Real-world interfaces are in an awkward and playful stage

The O'Reilly Radar Podcast: Josh Clark on the world as an interface, avoiding data rash, and the importance of play.

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World_Alarm_Clock_Bob_Bob_FlickrIn this week’s episode of the Radar Podcast, O’Reilly’s Mary Treseler chats with Josh Clark, founder of design agency Big Medium (formerly known as Global Moxie). Clark talks about the changing nature of his work as the world itself becomes more of an interface, how to avoid “data rash,” and why in this time of rapid technology growth it’s essential for designers to splash in the puddles.

The world is the medium

The influence of the Internet of Things is beginning to touch every aspect of our lives, from how we communicate to how we work to how we play. This fundamental shift away from screens to the real-world around us not only is influencing how designers approach their craft, but is changing the medium itself in which designers work. Clark talked about this shift and how it’s affecting his own work:

Over the last couple of years, I’ve found the nature of my work has been changing as well as my interests. I think the culture of digital design is changing, too, as we start moving off of screens. It felt like an opportunity to redefine my own work, so I also did that with my agency and changed its name to Big Medium. The idea of that being that the Internet itself is a pretty big medium, and in fact starting to expand beyond the bounds that we’ve traditionally associated it with, which is the screen. Increasingly, as we’re seeing connected devices — the smart phones were kind of the leading edge of this, but now we’re starting to see wearables and the Internet of Things — this idea that the Internet is becoming embedded in our environment and in everyday objects means that anything can be an interface.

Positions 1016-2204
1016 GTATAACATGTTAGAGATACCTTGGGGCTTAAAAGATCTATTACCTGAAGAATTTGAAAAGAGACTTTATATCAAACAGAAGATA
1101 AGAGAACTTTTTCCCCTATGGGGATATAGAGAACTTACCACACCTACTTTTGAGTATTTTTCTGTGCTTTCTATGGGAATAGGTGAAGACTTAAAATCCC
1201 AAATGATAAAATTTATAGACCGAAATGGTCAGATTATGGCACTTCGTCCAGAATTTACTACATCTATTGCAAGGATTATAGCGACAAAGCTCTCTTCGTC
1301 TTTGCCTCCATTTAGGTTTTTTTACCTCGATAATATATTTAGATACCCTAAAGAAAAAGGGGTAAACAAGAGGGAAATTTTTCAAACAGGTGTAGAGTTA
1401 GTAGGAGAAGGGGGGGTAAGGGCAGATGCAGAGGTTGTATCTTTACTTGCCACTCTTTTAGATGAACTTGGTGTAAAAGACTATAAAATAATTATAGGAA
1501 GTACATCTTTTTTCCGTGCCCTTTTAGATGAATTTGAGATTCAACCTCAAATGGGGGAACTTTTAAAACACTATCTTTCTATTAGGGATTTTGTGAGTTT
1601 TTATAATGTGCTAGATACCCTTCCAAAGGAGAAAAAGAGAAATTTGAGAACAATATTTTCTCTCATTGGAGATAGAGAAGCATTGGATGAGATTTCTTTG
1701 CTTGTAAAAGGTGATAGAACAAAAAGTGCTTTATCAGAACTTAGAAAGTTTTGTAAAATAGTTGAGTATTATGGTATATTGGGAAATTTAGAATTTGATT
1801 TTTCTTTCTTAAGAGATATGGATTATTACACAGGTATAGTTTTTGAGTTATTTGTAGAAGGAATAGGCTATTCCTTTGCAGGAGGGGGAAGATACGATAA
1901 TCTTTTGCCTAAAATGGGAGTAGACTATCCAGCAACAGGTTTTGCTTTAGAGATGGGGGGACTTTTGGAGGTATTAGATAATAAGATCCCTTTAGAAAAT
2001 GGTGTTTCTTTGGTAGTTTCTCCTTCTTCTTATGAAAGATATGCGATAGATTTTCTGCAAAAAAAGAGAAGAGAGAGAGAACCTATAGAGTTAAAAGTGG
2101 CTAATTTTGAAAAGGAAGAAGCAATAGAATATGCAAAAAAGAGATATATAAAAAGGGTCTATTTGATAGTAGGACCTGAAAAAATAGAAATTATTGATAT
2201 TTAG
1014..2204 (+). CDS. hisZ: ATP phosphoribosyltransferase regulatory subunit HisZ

My work is starting to engage more and more with that truly big medium, which is the world itself. Finally, the world is the interface, which of course it always has been, but now we’re able to create digital experiences that belong to the world that we actually move in instead of us having to dive into the screens.

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How to treat a data rash

With all the opportunities this increasing connectivity of humans and the world around us presents, we mustn’t overlook the potential pitfalls — the “toxic byproducts” of technology that Clark wrote about in a recent post, Smart Watches, Wearables, and That Nasty Data Rash. He talked about how this information overload — this data rash — phenomenon is emerging and how we, as designers and as consumers, can ward off the rash:

A data rash is kind of this unexpected, unwelcome, and certainly unsightly eruption of data and notifications on your skin, which is the danger, I think, maybe the fear, of this idea that as anything can be an interface, the horrible potential outcome of that is that we have everything screaming for our attention, including now wearables that we’re putting on our own bodies. We don’t want our skin to constantly be itching with this rash of notifications, right?